Vol. 1, Issue 33, December 30, 2003
Education for the Otiose
The Voice Of Reason

Macy's Holiday Sales Offset by 135% Return Rate

Struggling retail giant Macy's has seen what was a promising rise in receipts during early December evaporate as post-holiday returns have hit unprecedented levels.

"Obviously, we are disappointed at the number of returns and exchanges we've seen, " said vice president Alan Jenkins. "However, customer satisfaction is our number one concern. It's what defines us as a company, and we are willing to do whatever it takes to achieve this goal."

Macy's has weathered many decades of changes in the retail market, but has struggled in recent years with the decline of department stores in general.

"It's a challenge for traditional retailers," said Cornell University economist Branson Tindale. "Customers seeking lower prices go to Wal-Mart; customers seeking quality brands and selection go to specialty clothing or appliance stores. It's been hard for department stores to offer compelling reasons for shoppers to spend more money on what is often a more limited and pricier selection."

Macy's has played heavily on its status as a nostalgic American institution, increasing publicity for its annual Macy's Thanksgiving Parade in New York and marketing antique-style Macy's merchandise. However, it is the company's decision to loosen its returns policy that is causing its current dilemma.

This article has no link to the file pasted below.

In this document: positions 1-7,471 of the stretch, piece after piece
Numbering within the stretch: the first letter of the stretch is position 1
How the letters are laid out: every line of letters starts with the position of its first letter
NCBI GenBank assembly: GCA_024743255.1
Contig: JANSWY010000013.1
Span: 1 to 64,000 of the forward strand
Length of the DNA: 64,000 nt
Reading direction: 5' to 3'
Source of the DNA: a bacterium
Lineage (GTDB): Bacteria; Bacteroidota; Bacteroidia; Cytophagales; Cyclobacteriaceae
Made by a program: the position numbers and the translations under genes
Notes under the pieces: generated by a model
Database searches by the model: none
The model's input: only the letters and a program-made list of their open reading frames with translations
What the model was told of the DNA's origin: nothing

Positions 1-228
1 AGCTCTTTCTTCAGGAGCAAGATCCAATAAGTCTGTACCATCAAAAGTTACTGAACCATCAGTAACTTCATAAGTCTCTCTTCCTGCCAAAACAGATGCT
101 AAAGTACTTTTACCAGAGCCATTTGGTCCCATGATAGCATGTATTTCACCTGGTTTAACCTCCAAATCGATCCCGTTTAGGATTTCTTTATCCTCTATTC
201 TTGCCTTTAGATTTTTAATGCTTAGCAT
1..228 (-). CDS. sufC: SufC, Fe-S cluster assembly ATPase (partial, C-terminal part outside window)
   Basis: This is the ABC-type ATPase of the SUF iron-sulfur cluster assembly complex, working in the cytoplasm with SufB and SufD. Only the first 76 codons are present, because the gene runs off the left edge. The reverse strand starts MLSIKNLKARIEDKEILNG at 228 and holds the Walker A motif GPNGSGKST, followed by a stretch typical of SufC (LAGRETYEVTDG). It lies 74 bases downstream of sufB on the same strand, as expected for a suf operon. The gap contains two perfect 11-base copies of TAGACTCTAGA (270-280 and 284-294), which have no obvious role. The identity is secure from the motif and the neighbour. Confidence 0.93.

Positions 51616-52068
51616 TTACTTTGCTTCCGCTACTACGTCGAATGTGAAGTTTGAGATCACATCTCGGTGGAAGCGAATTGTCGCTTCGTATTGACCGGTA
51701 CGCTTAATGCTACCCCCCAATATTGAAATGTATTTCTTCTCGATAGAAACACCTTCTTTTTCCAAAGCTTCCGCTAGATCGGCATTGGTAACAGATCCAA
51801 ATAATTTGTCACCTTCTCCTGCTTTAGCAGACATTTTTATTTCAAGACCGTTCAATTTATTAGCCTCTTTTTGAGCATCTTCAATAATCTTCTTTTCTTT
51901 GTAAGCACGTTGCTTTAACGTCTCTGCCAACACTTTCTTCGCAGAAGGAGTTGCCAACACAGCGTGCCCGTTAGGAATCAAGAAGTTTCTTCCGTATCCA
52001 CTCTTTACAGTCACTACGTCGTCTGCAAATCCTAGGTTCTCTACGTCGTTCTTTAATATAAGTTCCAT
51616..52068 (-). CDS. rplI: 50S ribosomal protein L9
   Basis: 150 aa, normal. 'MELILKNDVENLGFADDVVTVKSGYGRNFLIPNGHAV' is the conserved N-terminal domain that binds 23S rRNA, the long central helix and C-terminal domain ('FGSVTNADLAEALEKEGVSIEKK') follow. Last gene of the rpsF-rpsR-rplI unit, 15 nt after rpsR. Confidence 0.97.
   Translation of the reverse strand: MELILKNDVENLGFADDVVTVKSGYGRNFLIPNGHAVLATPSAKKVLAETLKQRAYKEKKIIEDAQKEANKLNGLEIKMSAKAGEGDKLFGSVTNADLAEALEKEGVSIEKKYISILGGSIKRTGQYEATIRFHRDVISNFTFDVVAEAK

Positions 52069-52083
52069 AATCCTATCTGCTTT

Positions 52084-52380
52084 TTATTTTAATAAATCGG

"Waiting in line to return a holiday gift at the store is a perennial frustration for customers," said Jenkins. "We wanted to streamline that process for our valued customers."

Since June 2003, when the new policy was implemented at Macy's stores, customers have been allowed to return any item, in any condition, with or without a receipt, for a full cash refund with no questions asked. In addition, patrons are served free cappuccino and biscotti while waiting in line at the returns desk.

"Returns are already so easy at competitors like Target and Wal-Mart that Macy's really had no choice but to adopt this extreme," said Tindale. "However, the weakness in this plan has been made quite apparent following the Christmas rush."

Customers are apparently returning a wide variety of items which have not been purchased within 90 days, or even within the year. They are also returning items which may not have been purchased at Macy's.

"I admit it seems odd that people would return weathered lawn flamingos, TV Guides from 2002, and burnt Thanksgiving turkeys," said Macy's return desk attendant Rochelle Newman. "But we always try to refund a fair price."

It is unclear how Macy's is going to cope with the exorbitant losses resulting from this post-holiday payout, although some have suggested that the company may be able to recoup some value from the odd assortment of dated and damaged items accepted for returns.

"Hey, there's always Ebay," said Tindale.

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